I am not hopeful because I think life is going to get easier in America. I am hopeful because I think it is going to get harder, and in a very good way. And I am hopeful because I think this means my children and grandchildren will live in a deeply and truly better world than I would have thought possible a few years ago.
I want to differentiate this hope from a kind of declinism among some of my “progressive” Christian friends, who frankly seem to salivate over the prospect that our capitalist culture may be teetering on the brink of collapse. I don’t share their sense of satisfaction, and I don’t share their analysis. At the analytical level, I believe liberal democracy and free markets are resilient and beneficial systems of human governance (granted that they are also, as Churchill said, the least bad of the alternatives). They have powerful self-correcting capacities. There is a reason that the American stock market has fallen the least of all the major world exchanges in the past few weeks. We have an impressively transparent economic system that, while certainly not preventing corruption and greed, does reveal it and punish it sooner than any comparable system, and frequently, though not always, rewards effort and innovation more effectively. Our political system is less robust, to be kind, but outside of the depressing morass of electoral politics there are public servants of incredible intelligence and character—among whom I would certainly include Ben Bernanke, Henry Paulson, and Sheila Bair, along with many of the prospective leaders in an Obama administration. Precisely at times of crisis, as we’ve seen, the idiocy of politics can still be overcome by credible leadership from civil servants like these. I am deeply proud to live in a country where someone as fantastically wealthy as Paulson spends his days, nights, and weekends doing the largely thankless task of public service. Our markets and our system of government, for all their flaws, are an amazing renewable resource handed on to us by our forebears.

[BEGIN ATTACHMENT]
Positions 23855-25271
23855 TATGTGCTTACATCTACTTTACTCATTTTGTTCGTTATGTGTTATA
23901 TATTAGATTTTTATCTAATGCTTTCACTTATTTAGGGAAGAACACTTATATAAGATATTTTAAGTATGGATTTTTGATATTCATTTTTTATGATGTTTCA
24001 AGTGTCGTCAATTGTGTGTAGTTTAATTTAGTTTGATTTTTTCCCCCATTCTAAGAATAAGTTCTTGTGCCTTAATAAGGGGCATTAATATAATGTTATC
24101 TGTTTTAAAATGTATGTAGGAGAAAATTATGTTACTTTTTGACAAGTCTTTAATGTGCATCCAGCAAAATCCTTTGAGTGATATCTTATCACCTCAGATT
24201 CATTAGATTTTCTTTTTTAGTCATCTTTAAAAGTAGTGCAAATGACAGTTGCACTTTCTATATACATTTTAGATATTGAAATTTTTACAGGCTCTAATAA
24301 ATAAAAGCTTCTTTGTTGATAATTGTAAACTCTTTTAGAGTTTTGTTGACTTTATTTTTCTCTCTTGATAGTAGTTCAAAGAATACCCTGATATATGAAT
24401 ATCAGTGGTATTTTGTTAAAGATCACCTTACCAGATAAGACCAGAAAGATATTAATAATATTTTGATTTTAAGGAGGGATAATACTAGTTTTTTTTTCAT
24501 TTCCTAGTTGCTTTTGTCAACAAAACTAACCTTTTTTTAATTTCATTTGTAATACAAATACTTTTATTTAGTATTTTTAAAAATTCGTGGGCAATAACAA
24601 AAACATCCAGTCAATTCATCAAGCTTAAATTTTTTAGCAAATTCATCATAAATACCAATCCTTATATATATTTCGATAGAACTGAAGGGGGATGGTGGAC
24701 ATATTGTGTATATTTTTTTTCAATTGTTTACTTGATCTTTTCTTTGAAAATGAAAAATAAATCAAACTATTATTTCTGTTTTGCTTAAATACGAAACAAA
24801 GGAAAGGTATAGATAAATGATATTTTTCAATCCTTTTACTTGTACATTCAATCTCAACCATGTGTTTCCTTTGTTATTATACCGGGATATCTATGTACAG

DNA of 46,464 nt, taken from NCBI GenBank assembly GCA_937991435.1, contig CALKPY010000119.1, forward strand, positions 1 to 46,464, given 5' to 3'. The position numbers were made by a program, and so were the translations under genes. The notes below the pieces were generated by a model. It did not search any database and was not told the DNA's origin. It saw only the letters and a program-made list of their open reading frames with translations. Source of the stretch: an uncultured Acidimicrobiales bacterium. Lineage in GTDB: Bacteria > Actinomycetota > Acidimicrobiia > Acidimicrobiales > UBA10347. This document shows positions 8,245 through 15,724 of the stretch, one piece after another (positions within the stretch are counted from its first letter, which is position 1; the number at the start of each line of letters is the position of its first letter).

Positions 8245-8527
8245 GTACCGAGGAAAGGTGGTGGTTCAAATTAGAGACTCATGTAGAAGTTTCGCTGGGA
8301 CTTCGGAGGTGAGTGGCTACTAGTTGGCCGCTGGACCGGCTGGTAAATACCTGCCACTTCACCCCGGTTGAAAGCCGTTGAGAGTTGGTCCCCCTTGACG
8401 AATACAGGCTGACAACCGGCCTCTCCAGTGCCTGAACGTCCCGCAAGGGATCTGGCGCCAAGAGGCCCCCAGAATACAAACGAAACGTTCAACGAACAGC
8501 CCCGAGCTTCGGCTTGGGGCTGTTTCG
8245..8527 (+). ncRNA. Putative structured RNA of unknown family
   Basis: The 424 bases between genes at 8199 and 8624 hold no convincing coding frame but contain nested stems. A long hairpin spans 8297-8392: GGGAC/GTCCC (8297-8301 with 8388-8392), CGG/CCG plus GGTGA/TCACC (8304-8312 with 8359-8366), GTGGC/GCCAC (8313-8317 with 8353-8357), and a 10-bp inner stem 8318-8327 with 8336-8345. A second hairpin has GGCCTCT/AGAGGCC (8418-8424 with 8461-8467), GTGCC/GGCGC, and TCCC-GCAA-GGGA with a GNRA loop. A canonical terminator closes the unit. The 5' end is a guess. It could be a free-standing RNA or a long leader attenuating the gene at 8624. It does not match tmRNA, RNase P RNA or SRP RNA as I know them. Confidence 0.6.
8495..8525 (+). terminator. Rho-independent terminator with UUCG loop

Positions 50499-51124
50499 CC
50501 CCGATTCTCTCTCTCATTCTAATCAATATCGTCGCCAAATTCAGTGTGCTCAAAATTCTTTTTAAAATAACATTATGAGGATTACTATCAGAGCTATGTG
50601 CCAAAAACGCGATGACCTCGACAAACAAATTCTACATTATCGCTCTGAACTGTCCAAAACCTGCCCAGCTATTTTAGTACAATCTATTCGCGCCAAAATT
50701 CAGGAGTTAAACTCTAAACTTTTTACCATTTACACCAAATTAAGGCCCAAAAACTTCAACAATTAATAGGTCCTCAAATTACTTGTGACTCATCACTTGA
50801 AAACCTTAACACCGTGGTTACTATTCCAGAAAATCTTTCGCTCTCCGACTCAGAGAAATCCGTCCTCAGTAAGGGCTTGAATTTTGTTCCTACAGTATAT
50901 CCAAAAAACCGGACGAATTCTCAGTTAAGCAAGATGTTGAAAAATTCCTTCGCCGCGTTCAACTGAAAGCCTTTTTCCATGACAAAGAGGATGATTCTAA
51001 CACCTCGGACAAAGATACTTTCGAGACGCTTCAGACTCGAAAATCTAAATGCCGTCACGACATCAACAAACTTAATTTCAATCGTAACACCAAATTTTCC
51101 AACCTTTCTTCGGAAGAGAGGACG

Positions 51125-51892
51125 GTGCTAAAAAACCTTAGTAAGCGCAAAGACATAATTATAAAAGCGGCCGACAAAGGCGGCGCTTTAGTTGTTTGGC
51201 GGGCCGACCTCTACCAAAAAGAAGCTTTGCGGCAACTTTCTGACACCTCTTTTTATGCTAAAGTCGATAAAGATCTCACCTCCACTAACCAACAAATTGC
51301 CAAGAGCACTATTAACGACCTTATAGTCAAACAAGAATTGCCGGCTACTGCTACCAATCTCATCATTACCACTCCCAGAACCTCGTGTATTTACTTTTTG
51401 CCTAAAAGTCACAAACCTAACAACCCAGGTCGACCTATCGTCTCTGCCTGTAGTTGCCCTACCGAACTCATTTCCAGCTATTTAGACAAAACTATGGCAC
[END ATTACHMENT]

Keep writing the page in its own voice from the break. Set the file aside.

And this is why I can’t share the sense of satisfaction I sense in some of my “prophetic” friends. I believe the first step in culture making is not creating (let alone condemning, critiquing, or consuming) but cultivating: keeping what is already good in culture, good. American Christians, on the right and the left, have been painfully bad at cultivating. We want to jump to “transformation” and “impact” (words generally used on the right) or to “resistance” and “revolution” (favored words of the left). We often seem incapable of seeing ourselves first as gardeners: people whose first cultural calling is to keep good what is, by the common grace of God, already good. A gardener does not pull out weeds because she hates weeds; she pulls out weeds because she loves the garden, and because (hopefully) there are more vegetables or flowers in it than weeds. This kind of love of the garden—loving our broken, beautiful cultures for what they are at their best—is the precondition, I am coming to believe, for any serious cultural creativity or influence. When weeds infest the garden, the gardener does not take the opportunity to decry the corruption of the garden as a whole. She gets patiently, discerningly, to work keeping the garden good.